When a backup is created, SQL Server guesses(?) the a size of the intial backup file. Later on, maybe when it appends the log the size will be re-adjusted, sometimes multiple times until the final size is reached. The bigger the difference, the longer the backup takes. (compared to another backup which size isn't adjusted that much later on). Example: Database1 (size 500GB, 70 GB log used) is backed up with compression. The .bak file is created with 85 GB in size, after some time the CPU usage goes up and I can see that the .bak file is re-adjusted to 136 GB, this happens again until the final size of 178GB for the backup is reached.
When these re-calculations happens the average backup speed in MB/s is reduced compared to other backups on the same machine. Is the only coming from appending and clearing the log? Or is it also because of the different data types used in the database? Meaning that they are compressed with different compression rates, or anything?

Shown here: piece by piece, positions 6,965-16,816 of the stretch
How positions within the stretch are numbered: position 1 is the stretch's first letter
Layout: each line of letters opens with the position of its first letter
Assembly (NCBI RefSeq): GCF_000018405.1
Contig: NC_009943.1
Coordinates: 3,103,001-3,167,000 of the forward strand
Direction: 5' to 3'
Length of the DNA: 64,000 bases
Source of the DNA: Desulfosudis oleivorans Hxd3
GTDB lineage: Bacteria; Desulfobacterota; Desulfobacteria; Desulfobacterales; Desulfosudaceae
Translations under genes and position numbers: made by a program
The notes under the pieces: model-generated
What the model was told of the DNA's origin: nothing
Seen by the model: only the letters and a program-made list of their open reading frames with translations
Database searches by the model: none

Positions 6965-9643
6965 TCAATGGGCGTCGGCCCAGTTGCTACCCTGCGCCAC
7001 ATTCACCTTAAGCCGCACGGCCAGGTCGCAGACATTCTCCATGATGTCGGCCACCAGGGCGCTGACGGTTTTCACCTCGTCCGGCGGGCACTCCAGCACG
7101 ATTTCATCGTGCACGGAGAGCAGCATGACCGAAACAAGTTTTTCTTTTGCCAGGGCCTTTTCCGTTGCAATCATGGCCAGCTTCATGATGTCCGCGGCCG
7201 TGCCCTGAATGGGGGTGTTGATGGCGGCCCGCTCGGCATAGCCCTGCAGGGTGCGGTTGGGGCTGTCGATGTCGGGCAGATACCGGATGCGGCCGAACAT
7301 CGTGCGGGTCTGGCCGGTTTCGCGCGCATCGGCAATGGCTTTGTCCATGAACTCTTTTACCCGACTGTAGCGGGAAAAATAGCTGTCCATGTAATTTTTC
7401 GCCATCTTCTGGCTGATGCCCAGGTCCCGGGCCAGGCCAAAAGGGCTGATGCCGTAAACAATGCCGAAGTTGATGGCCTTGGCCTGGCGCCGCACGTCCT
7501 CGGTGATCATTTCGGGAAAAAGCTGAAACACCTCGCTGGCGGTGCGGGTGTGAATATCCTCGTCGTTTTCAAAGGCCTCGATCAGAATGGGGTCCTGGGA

I came to the topic, because I knew that my backups take around 30 minutes, but now it took 1,5 hours even though the database didnt grow to 300% of it size. It grew only 30%.
Using wait stats I could see that besides BackupIO I was also waiting for CPU (SOS_SCHEDULER_YIELD) at some point.
Machine Details: VMWare 6.0 32 GB of Memory (Max memory 28GB given to SQL Server) 2 logical CPU Max Degree of Parallelism (1, it's a Sharepoint 2013) SQL Server 2014 Windows Server 2012 R2 running on an SSD Raid (5)
Of course I have instant file initialization enabled for the user who runs the backup.